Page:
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A blackware stirrup vessel of a woman, Chimu Culture, Peru, ca. 200 - 800 AD

PP1403

the spouted vessel moulded with a female figure in the upper section, above a typical bulbous lower portion decorated with a frieze of stylized birds.

The earlier Moche tradition, which developed in the same territory, had the greatest artistic influence on Chimú. Moche elements in Chimú pottery include small modeled figures (such as monkeys on the spouts of stirrup spout bottles) and marine elements (such as crabs and Spondylus shells. The interplay between the memories of Moche iconography and the fertility of the Chimú style was an immensely creative one.  With the destruction of the Chimor kingdom at the hands of the Incas in A.D. 1470, Chimú style declined.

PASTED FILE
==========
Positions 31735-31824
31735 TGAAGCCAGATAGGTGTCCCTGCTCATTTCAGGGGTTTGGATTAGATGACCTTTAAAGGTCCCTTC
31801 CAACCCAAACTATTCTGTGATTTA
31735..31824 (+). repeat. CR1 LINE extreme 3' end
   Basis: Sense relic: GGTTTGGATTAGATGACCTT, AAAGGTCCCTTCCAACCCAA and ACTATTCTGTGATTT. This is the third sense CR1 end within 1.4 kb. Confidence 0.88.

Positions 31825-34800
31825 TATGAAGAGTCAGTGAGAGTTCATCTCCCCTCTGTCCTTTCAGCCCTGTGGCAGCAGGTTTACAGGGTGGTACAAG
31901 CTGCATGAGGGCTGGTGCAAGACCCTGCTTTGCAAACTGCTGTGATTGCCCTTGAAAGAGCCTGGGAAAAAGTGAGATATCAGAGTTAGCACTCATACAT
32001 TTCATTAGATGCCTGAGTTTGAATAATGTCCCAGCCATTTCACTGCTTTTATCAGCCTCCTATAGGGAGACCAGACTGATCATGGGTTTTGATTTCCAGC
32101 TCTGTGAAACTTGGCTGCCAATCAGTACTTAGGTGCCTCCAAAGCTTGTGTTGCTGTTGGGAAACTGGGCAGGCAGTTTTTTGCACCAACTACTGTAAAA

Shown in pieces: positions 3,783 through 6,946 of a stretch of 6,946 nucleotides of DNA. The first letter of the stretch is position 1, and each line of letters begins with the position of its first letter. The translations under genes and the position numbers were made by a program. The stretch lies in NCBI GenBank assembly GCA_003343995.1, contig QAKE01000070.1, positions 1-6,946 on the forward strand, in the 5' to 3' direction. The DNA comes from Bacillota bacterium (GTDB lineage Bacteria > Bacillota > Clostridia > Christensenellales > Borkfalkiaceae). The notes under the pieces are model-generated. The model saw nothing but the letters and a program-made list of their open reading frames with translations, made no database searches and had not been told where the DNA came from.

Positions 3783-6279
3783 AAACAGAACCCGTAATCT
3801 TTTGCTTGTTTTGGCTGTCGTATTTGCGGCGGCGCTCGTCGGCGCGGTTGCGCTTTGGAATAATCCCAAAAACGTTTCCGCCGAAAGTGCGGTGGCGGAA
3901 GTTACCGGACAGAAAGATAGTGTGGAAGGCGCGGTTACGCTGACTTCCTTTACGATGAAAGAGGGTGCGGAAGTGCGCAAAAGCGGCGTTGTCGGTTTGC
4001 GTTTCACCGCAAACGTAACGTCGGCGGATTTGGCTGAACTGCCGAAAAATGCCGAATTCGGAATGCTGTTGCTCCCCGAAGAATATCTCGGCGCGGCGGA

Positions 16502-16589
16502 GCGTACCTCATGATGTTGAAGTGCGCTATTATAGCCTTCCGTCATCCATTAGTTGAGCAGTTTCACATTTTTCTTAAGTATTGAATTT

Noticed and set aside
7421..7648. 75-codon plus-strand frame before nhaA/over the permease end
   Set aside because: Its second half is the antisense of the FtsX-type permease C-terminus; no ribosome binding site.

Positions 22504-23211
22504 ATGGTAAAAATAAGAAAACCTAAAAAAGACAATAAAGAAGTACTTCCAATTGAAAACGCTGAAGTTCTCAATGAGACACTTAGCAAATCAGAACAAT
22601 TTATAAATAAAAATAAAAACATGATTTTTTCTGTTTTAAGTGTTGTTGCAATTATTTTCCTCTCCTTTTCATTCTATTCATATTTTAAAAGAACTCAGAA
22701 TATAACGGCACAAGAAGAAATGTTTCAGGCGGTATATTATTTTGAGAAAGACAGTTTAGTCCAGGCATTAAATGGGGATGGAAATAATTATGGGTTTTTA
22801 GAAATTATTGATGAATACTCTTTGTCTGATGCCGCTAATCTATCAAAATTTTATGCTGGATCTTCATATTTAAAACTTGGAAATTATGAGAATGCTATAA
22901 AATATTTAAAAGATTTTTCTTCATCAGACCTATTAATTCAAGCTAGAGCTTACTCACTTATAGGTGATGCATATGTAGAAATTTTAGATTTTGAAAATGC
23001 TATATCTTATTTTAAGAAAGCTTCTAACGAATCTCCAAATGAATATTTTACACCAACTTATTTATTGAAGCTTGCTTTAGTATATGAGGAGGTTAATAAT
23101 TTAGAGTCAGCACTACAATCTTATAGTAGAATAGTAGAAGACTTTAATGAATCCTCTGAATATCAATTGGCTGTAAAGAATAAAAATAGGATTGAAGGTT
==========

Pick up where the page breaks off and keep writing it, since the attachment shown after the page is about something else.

Dimensions:  Height: 19.25 cm ( 7.62 inches)

Condition:   Intact and in very good condition overall.

Provenance: Private Californian collection, acquired from the trade in the mid 1960's and then by descent.


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